• So, for example, define variables and bind arguments can be collections, LOBs, instances of an object type, and REFs.


      Example using EXECUTE IMMEDIATE

      Code:
      DECLARE 
      sql_stmt VARCHAR2(100); 
      plsql_block VARCHAR2(200); 
      my_deptno NUMBER(2) := 50; 
      my_dname VARCHAR2(15) := ’PERSONNEL’; 
      my_loc VARCHAR2(15) := ’DALLAS’; 
      emp_rec emp%ROWTYPE; 
      BEGIN 
      sql_stmt := ’INSERT INTO dept VALUES (:1, :2, :3)’; 
      EXECUTE IMMEDIATE sql_stmt USING my_deptno, my_dname, 
      my_loc; 
      sql_stmt := ’SELECT * FROM emp WHERE empno = :id’; 
      EXECUTE IMMEDIATE sql_stmt INTO emp_rec USING 7788;
      EXECUTE IMMEDIATE ’DELETE FROM dept
      WHERE deptno = :n’ USING my_deptno;
      plsql_block := ’BEGIN emp_stuff.raise_salary(:id, :amt); END;’;
      EXECUTE IMMEDIATE plsql_block USING 7788, 500;
      EXECUTE IMMEDIATE ’CREATE TABLE bonus (id NUMBER, amt NUMBER)’;
      sql_stmt := ’ALTER SESSION SET SQL_TRACE TRUE’;
      EXECUTE IMMEDIATE sql_stmt;
      END;
      Example using the DBMS SQL package
      Code:
      CREATE PROCEDURE insert_into_table ( 
      Table_name VARCHAR2, 
      Deptnumber NUMBER, 
      Deptname VARCHAR2, 
      Location VARCHAR2) IS 
      Cur_hdl INTEGER; 
      Stmt_str VARCHAR2(200); 
      Rows_processed BINARY_INTEGER; 
      BEGIN 
      Stmt_str := 'INSERT INTO ' || Table_name || ' VALUES 
      (:deptno, :dname, :loc)'; 
      -----Open cursor 
      cur_hdl := dbms_sql.open_cursor; 
      ---- Parse cursor 
      dbms_sql.parse(cur_hdl, stmt_str,dbms_sql.native); 
      ----- Supply binds 
      dbms_sql.bind_variable (cur_hdl, ':deptno', deptnumber); 
      dbms_sql.bind_variable (cur_hdl, ':dname', deptname); 
      dbms_sql.bind_variable (cur_hdl, ':loc', location);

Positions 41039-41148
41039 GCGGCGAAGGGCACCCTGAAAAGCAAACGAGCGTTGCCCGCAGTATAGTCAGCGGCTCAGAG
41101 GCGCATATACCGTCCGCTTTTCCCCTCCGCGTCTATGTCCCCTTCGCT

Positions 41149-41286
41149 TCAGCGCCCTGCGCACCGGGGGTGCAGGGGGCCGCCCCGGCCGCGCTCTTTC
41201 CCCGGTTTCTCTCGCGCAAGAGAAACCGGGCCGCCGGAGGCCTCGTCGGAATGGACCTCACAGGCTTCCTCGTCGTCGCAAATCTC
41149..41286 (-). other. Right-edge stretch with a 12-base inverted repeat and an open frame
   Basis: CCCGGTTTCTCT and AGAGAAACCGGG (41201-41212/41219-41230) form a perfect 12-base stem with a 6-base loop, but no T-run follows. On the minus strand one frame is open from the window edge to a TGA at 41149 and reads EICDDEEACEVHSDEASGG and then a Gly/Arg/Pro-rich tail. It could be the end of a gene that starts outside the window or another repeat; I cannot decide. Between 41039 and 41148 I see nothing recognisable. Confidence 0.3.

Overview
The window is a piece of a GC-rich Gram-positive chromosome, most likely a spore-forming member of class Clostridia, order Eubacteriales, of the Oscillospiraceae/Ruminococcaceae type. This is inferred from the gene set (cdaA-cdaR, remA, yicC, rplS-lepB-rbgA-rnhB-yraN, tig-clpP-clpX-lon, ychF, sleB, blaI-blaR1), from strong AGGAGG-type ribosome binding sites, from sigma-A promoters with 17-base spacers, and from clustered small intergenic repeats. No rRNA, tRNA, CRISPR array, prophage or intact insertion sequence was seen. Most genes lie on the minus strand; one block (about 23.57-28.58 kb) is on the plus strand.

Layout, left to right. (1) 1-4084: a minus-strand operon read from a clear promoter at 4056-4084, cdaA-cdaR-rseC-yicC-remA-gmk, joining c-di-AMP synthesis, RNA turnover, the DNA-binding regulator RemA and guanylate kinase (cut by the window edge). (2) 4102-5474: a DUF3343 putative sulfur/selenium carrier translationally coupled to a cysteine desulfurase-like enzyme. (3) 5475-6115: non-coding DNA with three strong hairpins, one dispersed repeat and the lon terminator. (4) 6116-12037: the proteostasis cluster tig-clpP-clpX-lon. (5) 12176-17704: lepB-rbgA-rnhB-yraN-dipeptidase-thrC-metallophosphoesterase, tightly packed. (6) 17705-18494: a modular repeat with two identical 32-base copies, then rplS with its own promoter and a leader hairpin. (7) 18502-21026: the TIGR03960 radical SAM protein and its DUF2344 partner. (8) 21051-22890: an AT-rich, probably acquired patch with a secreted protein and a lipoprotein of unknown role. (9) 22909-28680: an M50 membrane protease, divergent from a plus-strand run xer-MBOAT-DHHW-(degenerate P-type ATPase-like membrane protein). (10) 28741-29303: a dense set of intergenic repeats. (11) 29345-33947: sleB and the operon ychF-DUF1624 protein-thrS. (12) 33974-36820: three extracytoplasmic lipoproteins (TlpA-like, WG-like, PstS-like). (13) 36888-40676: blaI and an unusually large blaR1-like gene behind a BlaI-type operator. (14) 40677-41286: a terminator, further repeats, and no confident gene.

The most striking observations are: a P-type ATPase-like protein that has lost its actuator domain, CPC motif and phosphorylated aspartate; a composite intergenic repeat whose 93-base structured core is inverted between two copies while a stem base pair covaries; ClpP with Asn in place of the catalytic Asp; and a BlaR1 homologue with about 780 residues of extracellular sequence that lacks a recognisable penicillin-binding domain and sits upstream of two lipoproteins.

---- Execute cursor 
      rows_processed := dbms_sql.execute(cur_hdl); 
      ---- Close cursor 
      dbms_sql.close_cursor(cur_hdl); 
      END;


      Understand Bulk Operations

      What is the meaning of Bulk Operations?
      • PL/SQL is very tightly integrated with the Oracle database SQL engine, but this tight integration does not mean that there isn’t any overhead associated with executing SQL statements from PL/SQL
      • When a PL/SQL program executes, the procedural portions are executed by the PL/SQL engine, but all SQL statement are passed to SQL layer for execution, then data is passed back to the procedural engine
      • The transfer of data back and forth from PL/SQL to SQL and back again is called context switching. The more switches occur the more performance degrades. Two new enhancements
      • BULK COLLECT and the FORALL statements allows to bulk together all of the context switches into a single switch and pass that to the SQL engine



      Understand FOR ALL

      What is the meaning of FOR ALL?
      • A variation on the classic FOR LOOP that bundles together multiple DML statements based on a collection
      • Bulk DML using the FORALL statement will also take advantage of turning multiple context switches into a single context switch.


      The FORALL statement must follow these simple rules:
      • The body of the FORALL statement must contain a single DML operation.
      • The DML must reference collection elements, indexed by the index_row variable in the FORALL statement. The scope of the index_row variable is the FORALL statement only; you may not reference it outside of that statement.